Measuring Online Audiences: Who Cares About Accuracy?
29 May 2014
Media numbers are tricky, slippery things. This may not matter much except that they’re important as they provide the currency used to buy and sell advertising space and time. They’re tricky as collecting any type of audience data is both complicated and sensitive. They’re slippery as just when you thought you had a new, improved way of doing it, someone somewhere decides their interests are better served by sticking with the status quo. After all, who cares about getting closer to the truth when the untruth might make you more money?
This is never better demonstrated than with numbers relating to online activity. Wasn’t this supposed to be the easy bit of audience measurement? After all, online anything is so accountable, so measurable that collecting how many saw what would be a breeze, wouldn’t it?
Unfortunately the advertising industry hadn’t factored in the deviousness of some of the outer fringes of the online business. Nor had the industry taken full account that in a world where the bigger the audience the bigger the sum required that it might be possible to inflate the audience by cheating.
I’m indebted (again) to The AdContrarian blog for summarising the current state of play in the US at least as follows:
- 62% of web traffic is reportedly phony (or ‘seen’ by bots)
- 54% of display ads paid for reportedly never ran (according to the Wall Street Journal)
- 57% of video ads paid for are apparently never seen (as they’re so often buried so low on the page)
You would think (or at least hope) that the online ad industry would do something to start to rebuild some confidence in itself. The IAB, as close as there is to an industry body recently stated that an ad can only be said to have been viewed if 50% of it was in view for at least one second (two seconds for video).
Let’s just step back. Can you name me one ad that can be said to have worked if half of it is in view for one second? I suppose it’s better than nothing, just, but as a measure of anything it’s inadequate.
In the midst of this measurement shambles it came as a relief to read some sense from the world’s biggest digital buyer – GroupM. Rob Norman, the agency group’s Global Chief Digital Officer took to one of the biggest media blogging platforms in the USA, Jack Myers’ Mediabizbloggers to state:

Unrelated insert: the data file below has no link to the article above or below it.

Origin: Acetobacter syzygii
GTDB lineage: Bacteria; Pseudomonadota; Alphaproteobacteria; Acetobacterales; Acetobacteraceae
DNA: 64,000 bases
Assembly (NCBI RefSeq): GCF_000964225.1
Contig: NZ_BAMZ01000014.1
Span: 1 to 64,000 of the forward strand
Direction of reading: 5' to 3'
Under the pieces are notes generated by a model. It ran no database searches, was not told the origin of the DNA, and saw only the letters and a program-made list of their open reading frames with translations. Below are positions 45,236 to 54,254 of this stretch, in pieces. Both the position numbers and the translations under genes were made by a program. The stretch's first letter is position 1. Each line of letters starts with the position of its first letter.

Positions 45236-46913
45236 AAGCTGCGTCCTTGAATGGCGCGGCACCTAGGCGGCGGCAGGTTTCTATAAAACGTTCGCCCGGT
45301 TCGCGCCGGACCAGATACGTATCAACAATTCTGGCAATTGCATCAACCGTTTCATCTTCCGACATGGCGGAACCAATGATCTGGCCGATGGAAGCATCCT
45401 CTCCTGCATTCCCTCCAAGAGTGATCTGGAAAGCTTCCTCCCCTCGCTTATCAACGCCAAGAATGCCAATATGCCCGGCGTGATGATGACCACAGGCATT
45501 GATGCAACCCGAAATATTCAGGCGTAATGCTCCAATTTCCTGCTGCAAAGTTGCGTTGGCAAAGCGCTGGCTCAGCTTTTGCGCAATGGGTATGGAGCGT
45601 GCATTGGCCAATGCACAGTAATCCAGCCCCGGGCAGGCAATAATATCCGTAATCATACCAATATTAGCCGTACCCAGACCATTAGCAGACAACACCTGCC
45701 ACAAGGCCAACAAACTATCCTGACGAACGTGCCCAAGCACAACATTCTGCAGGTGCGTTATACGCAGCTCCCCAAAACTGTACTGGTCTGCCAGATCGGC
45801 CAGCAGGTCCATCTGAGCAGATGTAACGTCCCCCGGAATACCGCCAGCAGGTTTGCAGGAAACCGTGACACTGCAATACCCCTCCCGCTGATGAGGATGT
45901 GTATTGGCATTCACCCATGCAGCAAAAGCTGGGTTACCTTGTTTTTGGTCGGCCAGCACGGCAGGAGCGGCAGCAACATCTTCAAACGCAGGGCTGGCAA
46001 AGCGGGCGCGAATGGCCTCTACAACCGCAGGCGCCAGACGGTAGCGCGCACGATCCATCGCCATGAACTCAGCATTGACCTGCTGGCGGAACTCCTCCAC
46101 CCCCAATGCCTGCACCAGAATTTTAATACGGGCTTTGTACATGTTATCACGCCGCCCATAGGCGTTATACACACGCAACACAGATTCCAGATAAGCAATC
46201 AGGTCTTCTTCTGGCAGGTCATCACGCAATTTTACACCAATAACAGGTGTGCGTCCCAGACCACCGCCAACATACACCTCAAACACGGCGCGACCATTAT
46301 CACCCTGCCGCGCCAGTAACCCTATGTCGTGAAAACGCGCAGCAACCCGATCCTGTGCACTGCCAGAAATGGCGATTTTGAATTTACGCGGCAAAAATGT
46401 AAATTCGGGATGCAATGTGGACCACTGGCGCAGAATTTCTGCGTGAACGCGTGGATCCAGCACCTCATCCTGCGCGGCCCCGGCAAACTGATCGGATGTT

“If an ad can’t be seen, we won’t pay….The minimum requires 50% of pixels to be in view. We believe that almost without exception 100% is the requirement….In respect of video, the proposed two second standard is not adequate in our opinion….We believe that the responsibility for the quantification and eventual eradication of fraud is that of the seller….We will do everything we can to achieve the single most important right of the advertiser – to get exactly what’s paid for.”
In past Cog Blogs I have been critical of those agency executives who seem to think that shouting from the sidelines about the need for better audience data is the way to change things for the better, as opposed to engaging in the debate as GroupM and Xaxis have apparently been doing on the inside.
In other posts I have been less than complimentary about the Xaxis (a GroupM business) trading model – a position I maintain. But it is good to see GroupM publicly taking on the online ad fraudsters (and trying to improve the credibility of the online ad business as represented by the IAB).
It would be an even stronger initiative if Omnicom, Publicis, Aegis, Interpublic and Havas joined in and made clear their support. It would surely be sensible to set competitiveness to one side and to join forces to improve the credibility of the industry.
It’s true that many of those directly involved will make less money in the short-term if the basic online audience numbers are not quite as humungous as some would believe them to be. But in the long run ensuring the numbers are improved is necessary to secure the industry’s future as a serious, viable advertising vehicle.